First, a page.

A coach trip to an unpronouncable place and something spooky

And so we partook of a coach trip to the west coast of Corfu to the place known to all as Paleokastritsa which is much easier to say when you are drunk, it was a trip recommended by the extremely camp Phillipe of Vlaseros Travel, a born salesman who promised the world on his tours around the island on one of his own big red buses, when I say extremely camp I mean this Greek makes Charles Hawtry look like Charles Atlas, I’m not sure whether it was the tight leather jeans or the sequined t-shirts that he wore constantly that gave me the idea that he might be a tad gay, but it was one of those things.

True to his word he did have two big red modern tour buses, a Merc and a Volvo, 60-something seaters and built to impress, and thrown around the islands mountain passes and serpentine bends by his trusted drivers, Tassos (his brother, not gay, I think) and Kostas (not gay judging by the number of girlfriends who he spoke to on the phone while driving), each trip through the mountains was like a fairground ride of hanging over precipice edges as you negotiated series upon series of 180 degree bends, close your eyes or take photos of your imminent death, its your choice.

Paleokastritsa was everything that Camp Phillipe had promised, the word “Beautiful” isn’t sufficient, Tassos promised us a good discount on a boat trip and being from Yorkshire and fond of a discount we followed him to the jetty where he argued for a bit with a boatman but eventually got us 10% knocked off, I smelled back-handers, in fact all through the day Tassos was on little earners here and there, there isn’t a tourist attraction on the island that the Vlaseros brothers aren’t earning from but here we are sitting on a little rowing boat, rocking gently in the bay thinking “What did we just agree to ?” and an old Greek man with a face as tanned and cracked as a walnut is guiding his boat towards a cave – this is a tour of the sea caves around Paleo apparently, I say apparently because he couldn’t speak a word of English, we’re on a boat trip to see something that our guide can’t really explain to us – hey we’re on holiday, who cares?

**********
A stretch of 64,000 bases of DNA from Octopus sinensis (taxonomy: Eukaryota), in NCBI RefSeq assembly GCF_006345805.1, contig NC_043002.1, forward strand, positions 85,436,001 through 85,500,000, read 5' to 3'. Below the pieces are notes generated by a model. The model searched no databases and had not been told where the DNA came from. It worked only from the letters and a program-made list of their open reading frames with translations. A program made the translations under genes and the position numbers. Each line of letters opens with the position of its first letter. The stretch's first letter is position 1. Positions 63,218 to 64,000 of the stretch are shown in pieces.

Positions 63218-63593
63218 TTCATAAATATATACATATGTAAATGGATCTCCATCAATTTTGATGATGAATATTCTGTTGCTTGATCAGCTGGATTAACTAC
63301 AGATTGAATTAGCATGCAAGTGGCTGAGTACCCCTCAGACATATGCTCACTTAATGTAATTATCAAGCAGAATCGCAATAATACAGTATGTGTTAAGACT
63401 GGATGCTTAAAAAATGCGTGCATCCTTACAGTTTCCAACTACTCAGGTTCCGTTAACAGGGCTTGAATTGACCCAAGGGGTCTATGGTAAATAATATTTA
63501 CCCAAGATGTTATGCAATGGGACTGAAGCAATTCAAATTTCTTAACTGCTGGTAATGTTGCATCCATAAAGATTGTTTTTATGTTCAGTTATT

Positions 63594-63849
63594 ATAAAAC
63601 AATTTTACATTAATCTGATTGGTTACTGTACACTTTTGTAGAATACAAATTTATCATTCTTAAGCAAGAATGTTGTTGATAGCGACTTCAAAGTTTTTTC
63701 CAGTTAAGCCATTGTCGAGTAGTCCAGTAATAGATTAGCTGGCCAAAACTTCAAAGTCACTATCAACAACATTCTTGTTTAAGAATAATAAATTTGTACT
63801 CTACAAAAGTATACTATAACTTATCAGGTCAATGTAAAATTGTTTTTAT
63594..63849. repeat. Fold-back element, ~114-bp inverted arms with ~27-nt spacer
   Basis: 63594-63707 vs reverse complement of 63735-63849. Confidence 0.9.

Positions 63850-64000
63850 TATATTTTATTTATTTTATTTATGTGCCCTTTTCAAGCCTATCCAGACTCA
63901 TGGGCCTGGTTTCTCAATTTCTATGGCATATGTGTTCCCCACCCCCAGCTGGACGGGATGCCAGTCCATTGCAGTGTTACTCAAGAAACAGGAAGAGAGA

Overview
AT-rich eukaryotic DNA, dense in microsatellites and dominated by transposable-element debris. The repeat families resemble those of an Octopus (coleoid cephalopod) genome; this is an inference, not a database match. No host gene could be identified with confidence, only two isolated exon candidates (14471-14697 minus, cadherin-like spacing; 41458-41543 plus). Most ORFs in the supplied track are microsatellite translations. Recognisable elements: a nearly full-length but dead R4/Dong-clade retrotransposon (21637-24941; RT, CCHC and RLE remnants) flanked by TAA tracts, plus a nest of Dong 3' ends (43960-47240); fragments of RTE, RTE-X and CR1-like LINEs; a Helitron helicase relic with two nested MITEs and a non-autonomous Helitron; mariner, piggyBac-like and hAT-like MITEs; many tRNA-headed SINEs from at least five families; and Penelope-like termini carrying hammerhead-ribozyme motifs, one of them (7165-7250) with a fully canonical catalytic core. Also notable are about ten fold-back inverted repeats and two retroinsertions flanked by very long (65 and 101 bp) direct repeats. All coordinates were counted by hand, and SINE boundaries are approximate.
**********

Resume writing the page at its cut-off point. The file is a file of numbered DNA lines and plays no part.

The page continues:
He sails right into a small cave and suddenly announces “HELLO!” and then “LOOK!” and he throws a bucket of water at the wall of the cave and we turn to look at it and he pronounces “VIRGIN MARY” and we all screw our eyes up and turn our heads from one side to the other but for all the world it just looks like a cave wall now with a damp patch where he threw the water and a bit of rock thats a different colour that definitely doesn’t look like the Virgin Mary, just a damp rock really.

We all point and say “Oooh yes look, the Virgin Mary” and whisper “Like bollax it is” and the old man is satisfied and reverses out of the cave for a short chug along the coast to another cave, where we repeat the process, this time its to look at some coral beneath the waves inside a cave, it looks an awful lot like seaweed to me but we all nod and say “Ooh yes look, seaweed, erm coral, look everyone, coral…” and in another cave he just shows us some fish who wait inside the cave every day until he comes along to feed them with bread, “Ooh look everyone, fish” is what we say to each other and then “I can’t believe I’m doing this” in a whisper.